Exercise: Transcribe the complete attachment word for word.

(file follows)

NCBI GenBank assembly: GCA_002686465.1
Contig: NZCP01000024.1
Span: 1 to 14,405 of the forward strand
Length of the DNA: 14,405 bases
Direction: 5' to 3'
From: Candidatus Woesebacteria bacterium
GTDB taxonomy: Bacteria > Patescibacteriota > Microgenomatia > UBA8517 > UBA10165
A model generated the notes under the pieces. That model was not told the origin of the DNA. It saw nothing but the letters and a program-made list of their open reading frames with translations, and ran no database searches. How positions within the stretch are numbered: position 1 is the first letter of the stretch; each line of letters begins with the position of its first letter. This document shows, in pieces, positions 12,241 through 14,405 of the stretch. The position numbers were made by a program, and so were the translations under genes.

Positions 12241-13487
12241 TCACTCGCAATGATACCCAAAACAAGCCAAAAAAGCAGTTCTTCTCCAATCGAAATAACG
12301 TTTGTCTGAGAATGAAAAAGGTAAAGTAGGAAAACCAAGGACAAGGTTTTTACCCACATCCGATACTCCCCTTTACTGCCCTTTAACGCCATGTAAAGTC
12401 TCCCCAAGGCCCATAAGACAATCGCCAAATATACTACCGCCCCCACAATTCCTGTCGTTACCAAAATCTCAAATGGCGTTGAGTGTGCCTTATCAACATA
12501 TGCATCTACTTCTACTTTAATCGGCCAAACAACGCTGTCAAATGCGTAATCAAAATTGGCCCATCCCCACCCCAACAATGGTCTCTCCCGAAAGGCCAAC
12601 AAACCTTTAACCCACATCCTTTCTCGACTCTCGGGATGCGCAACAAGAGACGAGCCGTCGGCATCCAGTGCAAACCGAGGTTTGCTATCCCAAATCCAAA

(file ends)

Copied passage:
NCBI GenBank assembly: GCA_002686465.1
Contig: NZCP01000024.1
Span: 1 to 14,405 of the forward strand
Length of the DNA: 14,405 bases
Direction: 5' to 3'
From: Candidatus Woesebacteria bacterium
GTDB taxonomy: Bacteria > Patescibacteriota > Microgenomatia > UBA8517 > UBA10165
A model generated the notes under the pieces. That model was not told the origin of the DNA. It saw nothing but the letters and a program-made list of their open reading frames with translations, and ran no database searches. How positions within the stretch are numbered: position 1 is the first letter of the stretch; each line of letters begins with the position of its first letter. This document shows, in pieces, positions 12,241 through 14,405 of the stretch. The position numbers were made by a program, and so were the translations under genes.

Positions 12241-13487
12241 TCACTCGCAATGATACCCAAAACAAGCCAAAAAAGCAGTTCTTCTCCAATCGAAATAACG
12301 TTTGTCTGAGAATGAAAAAGGTAAAGTAGGAAAACCAAGGACAAGGTTTTTACCCACATCCGATACTCCCCTTTACTGCCCTTTAACGCCATGTAAAGTC
12401 TCCCCAAGGCCCATAAGACAATCGCCAAATATACTACCGCCCCCACAATTCCTGTCGTTACCAAAATCTCAAATGGCGTTGAGTGTGCCTTATCAACATA
12501 TGCATCTACTTCTACTTTAATCGGCCAAACAACGCTGTCAAATGCGTAATCAAAATTGGCCCATCCCCACCCCAACAATGGTCTCTCCCGAAAGGCCAAC
12601 AAACCTTTAACCCACATCCTTTCTCGACTCTCGGGATGCGCAACAAGAGACGAGCCGTCGGCATCCAGTGCAAACCGAGGTTTGCTATCCCAAATCCAAA